Human Milk Antibacterial Factors

The Effect of Temperature on Defense Systems
  • Hann-Yi Chen
  • Jonathan C. Allen
Part of the Advances in Experimental Medicine and Biology book series (AEMB, volume 501)


Bovine milk will eventually spoil at refrigeration temperatures, but endogenous or exogenous pathogenic or spoilage bacteria in human milk stored for delayed feeding will die. We investigated the mechanism for these antibacterial properties and their response to high-tempertature, short-time (HTST, 72°C-75°C, 15 sec) and low-temperature long-time (LTLT, 65°C, 30min) pasteurization. NonpathogenicListeria innocua(106cfu/mL) was inoculated into raw and processed bovine and human milk; bacterial plate counts twice weekly determined antibacterial activities. Up to 99% ofL. innocuawere killed and further growth was inhibited in raw and pasteurized human milk for at least 60 days at 4°C. Reactive IgA antibodies againstListeriaantigens were demonstrated by enzyme immunoassay in some human milk samples; sIgA activity againstEscherichia coliO antigens was significantly decreased by heat treatments (raw, 1.8; HTST, 1.1; LTLT, 1.3 activity units). Adding human lactoferrin (0.5-20 mg/mL) to theListeriainoculum (-107cfu/mL) in 1% peptone water did not inhibit bacterial growth.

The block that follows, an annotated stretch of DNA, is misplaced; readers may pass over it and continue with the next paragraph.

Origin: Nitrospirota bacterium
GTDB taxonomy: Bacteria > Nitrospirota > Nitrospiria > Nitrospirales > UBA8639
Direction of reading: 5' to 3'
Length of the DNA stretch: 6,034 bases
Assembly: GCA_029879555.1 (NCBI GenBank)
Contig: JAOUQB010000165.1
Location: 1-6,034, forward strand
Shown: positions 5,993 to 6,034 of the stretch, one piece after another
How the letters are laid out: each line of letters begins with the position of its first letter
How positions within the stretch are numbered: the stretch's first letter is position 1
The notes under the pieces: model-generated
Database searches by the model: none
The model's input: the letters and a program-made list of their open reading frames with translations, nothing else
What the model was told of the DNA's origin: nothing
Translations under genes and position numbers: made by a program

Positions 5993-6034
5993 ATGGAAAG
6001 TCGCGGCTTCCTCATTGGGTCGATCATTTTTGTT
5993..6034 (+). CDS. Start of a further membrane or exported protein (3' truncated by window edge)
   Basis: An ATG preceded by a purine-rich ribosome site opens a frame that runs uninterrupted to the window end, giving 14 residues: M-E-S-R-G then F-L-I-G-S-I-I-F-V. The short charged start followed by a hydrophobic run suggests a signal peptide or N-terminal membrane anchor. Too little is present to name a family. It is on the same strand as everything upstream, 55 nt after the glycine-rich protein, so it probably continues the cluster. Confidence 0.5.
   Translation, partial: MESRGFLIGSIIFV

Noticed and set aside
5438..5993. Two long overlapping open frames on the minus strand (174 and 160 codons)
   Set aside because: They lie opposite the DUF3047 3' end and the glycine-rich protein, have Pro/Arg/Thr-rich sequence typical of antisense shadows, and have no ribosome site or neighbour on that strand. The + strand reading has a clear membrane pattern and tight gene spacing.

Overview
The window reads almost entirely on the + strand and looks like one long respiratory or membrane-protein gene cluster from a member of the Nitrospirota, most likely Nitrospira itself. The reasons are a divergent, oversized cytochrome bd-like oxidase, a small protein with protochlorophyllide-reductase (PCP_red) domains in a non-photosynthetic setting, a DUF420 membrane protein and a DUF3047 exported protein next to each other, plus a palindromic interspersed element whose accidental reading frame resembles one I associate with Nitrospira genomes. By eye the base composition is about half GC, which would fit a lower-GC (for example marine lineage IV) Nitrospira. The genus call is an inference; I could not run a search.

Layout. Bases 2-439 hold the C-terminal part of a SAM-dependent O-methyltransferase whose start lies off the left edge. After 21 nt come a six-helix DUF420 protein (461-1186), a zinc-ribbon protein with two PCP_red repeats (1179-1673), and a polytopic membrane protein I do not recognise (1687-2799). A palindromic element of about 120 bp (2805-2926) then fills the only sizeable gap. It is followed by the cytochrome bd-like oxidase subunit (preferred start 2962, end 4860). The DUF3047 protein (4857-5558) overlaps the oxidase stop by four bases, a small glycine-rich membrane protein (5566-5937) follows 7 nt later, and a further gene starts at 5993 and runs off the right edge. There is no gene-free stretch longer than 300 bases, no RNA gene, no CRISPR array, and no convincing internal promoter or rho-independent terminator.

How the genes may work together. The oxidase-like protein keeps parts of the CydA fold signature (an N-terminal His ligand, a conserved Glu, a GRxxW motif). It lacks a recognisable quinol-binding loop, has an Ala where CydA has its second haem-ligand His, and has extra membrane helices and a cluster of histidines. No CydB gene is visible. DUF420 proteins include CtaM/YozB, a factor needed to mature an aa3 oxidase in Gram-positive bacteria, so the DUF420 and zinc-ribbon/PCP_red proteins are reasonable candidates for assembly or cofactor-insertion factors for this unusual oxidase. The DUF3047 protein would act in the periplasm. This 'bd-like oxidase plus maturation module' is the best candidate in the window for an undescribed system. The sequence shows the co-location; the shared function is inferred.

Milk Sample Human Milk Bovine Milk Peptone Water Refrigeration Temperature 
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Copyright information

© Springer Science+Business Media New York 2001

Authors and Affiliations

  • Hann-Yi Chen
    • 1
  • Jonathan C. Allen
    • 1
  1. 1.Interdepartmental Nutrition ProgramDepartment of Food Science North Carolina State University Raleigh

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